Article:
Skip to main content

In case you missed it yesterday there was a fun Twitter war between Nassim Taleb and Clifford Asness who runs AQR which is a quant shop that manages funds that offer alternative strategies, some of which can be accessed through traditional mutual funds.

In trying to piece it together, it looks like Taleb got the ball rolling shortly after the equity market opened on Wednesday noting that AQR issued a report that tail risk hedging does not work because from AQR's research, the options are too expensive. Taleb has obviously written a lot about tail risk and how to hedge it and has aligned himself as a technical advisor with Universa which has a successful track record for tail risk hedging.

The simple definition of tail risk hedging is buying out of the money put options repeatedly in the expectation that whenever the next market panic happens the puts will skyrocket in value. Market panics don't happen very often of course so most of the puts expire worthless if held to expiration. T-bill interest might offset some of the portfolio erosion caused by puts expiring worthless. We took a look at Universa in more detail last month when its returns were wildly successful.

Taleb then proceeded to attack AQR's research with math and insults. Asness did not start to reply until after the market's close. He said he knew about Taleb's thread and was going to ignore it but after five Tweets, out of 12 (and counting?) from Taleb, Asness weighed in and tore in to Taleb including saying "getting famous and rich for saying “bad shit happens sometimes” and then screaming “see” when it luckily does soon after, even though you’ve lost all the money many times, and then using that pulpit to slander and abuse people is gross."

In the back and forth Taleb noted that he was going after AQR, the firm, not Cliff personally and wondered why Asness was not rebutting Taleb with math. I would encourage taking a look at both of their threads, it was entertaining and despite the fighting, there are also some interesting ideas kicked around too.

Cullen Roche isolated the possible apples to oranges of the Twitter war because tail risk hedging is insurance while risk parity is more of an allocation strategy. I think AQR is most known for risk parity which is another strategy we've looked at quite a few times. There is a risk parity ETF that trades with symbol RPAR. It hasn't been around very long, YTD it's chart looks like the S&P 500 in that they went down at the same time but nowhere near the same magnitude and Yahoo Finance has RPAR up 2% for the year versus down 8% for the S&P 500.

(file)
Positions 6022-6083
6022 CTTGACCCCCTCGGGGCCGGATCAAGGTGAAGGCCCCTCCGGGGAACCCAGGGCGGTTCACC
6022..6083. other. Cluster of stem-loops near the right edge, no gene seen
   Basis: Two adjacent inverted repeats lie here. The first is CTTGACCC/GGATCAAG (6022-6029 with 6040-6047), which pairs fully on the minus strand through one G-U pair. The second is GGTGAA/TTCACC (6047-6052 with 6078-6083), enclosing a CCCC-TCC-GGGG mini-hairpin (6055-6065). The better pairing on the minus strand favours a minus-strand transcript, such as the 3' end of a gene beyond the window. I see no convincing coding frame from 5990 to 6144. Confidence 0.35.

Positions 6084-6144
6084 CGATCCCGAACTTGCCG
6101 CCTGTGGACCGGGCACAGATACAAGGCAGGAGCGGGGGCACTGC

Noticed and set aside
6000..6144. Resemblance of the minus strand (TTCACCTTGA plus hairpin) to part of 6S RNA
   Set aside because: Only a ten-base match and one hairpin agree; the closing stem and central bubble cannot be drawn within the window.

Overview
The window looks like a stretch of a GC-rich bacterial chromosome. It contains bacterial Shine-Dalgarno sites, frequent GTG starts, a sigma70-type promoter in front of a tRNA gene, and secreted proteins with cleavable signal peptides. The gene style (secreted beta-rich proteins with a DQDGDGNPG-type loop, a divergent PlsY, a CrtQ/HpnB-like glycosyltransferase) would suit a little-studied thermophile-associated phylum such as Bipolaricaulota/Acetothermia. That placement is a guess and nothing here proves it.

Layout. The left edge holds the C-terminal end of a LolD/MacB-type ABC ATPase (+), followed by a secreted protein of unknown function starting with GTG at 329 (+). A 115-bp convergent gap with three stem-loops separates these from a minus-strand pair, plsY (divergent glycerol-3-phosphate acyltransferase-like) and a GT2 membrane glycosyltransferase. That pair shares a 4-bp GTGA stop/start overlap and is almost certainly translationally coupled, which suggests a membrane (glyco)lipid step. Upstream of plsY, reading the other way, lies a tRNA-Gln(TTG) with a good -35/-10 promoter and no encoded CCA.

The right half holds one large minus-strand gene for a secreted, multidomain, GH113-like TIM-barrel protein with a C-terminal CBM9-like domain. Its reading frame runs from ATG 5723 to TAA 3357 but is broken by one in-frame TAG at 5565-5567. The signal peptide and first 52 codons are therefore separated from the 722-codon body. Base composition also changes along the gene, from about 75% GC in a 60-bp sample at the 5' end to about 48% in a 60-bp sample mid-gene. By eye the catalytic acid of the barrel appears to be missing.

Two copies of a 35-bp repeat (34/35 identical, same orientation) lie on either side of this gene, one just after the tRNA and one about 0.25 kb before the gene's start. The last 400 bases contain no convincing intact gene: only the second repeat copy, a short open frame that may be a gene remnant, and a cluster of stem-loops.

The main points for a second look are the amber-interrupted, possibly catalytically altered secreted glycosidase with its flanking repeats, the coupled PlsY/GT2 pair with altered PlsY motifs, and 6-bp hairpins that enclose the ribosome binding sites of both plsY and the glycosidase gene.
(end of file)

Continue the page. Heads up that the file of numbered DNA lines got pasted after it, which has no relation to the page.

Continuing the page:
I have always struggled with risk parity because it leverages up to buy bonds to balance out the risk from its equity exposure which seems like risky positioning if rates ever go up again.

One thing that is true is that AQR's mutual funds' performance has generally been poor. The AQR Risk Parity II Fund (QRMIX) has had a bad 2020. It lagged behind RPAR by a small amount before the world ended, no big deal, it dropped in a similar fashion to RPAR, so nowhere near what the S&P 500 dropped but QRMIX never came back up like RPAR which leaves QRMIX down 7%, again this is all from Yahoo Finance.

It is possible that what AQR does process-wise doesn't lend itself to the constraints imposed by the mutual fund wrapper, I don't know. I've looked at AQR products many times over the years and just could never get comfortable with an allocation.

That doesn't mean there isn't a lot to learn from Asness or any content put out by AQR. I do read their stuff, it is challenging and I learn from it.

Similarly, I've learned a lot from Taleb's writings/interviews too. I've mentioned before that Taleb has evolved to a point where there is a lot to sift through to find ideas and concepts useful to what I am trying to do and learn. To Cullen's point, they bring different things to the table.

It makes sense to bring up John Hussman here too. He does a phenomenal job of framing the prevailing bear case. Despite his ability to do so, his funds' track records have been brutally bad save for a couple of top quartile years here and there. I've learned a ton from Hussman over the years, it just seems like something gets lost between this is what can go wrong and why and how the funds are implemented.

This all adds up to a phrase that I think I coined many years ago which is to take bit of process from various sources to create your own process. All three are much smarter than I could hope to be and select insights from them over the years have helped me get better at my job.

So enjoy the Twitter fight for however long it lasts and know you can still learn a lot from the fighters.